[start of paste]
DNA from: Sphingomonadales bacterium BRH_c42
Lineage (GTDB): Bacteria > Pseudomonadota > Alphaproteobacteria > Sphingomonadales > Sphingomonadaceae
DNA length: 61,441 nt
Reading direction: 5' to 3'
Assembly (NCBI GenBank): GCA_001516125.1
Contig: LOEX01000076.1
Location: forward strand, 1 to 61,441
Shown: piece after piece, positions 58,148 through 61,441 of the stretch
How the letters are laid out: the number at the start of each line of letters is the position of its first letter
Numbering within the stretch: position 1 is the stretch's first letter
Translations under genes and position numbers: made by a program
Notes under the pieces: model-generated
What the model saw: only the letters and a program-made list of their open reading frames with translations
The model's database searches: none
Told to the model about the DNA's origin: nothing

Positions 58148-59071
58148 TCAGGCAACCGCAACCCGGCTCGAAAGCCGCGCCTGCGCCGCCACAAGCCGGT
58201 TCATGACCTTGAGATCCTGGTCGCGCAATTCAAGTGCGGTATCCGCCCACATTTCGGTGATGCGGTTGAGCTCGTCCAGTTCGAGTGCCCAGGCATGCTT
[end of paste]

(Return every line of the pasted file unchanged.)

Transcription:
DNA from: Sphingomonadales bacterium BRH_c42
Lineage (GTDB): Bacteria > Pseudomonadota > Alphaproteobacteria > Sphingomonadales > Sphingomonadaceae
DNA length: 61,441 nt
Reading direction: 5' to 3'
Assembly (NCBI GenBank): GCA_001516125.1
Contig: LOEX01000076.1
Location: forward strand, 1 to 61,441
Shown: piece after piece, positions 58,148 through 61,441 of the stretch
How the letters are laid out: the number at the start of each line of letters is the position of its first letter
Numbering within the stretch: position 1 is the stretch's first letter
Translations under genes and position numbers: made by a program
Notes under the pieces: model-generated
What the model saw: only the letters and a program-made list of their open reading frames with translations
The model's database searches: none
Told to the model about the DNA's origin: nothing

Positions 58148-59071
58148 TCAGGCAACCGCAACCCGGCTCGAAAGCCGCGCCTGCGCCGCCACAAGCCGGT
58201 TCATGACCTTGAGATCCTGGTCGCGCAATTCAAGTGCGGTATCCGCCCACATTTCGGTGATGCGGTTGAGCTCGTCCAGTTCGAGTGCCCAGGCATGCTT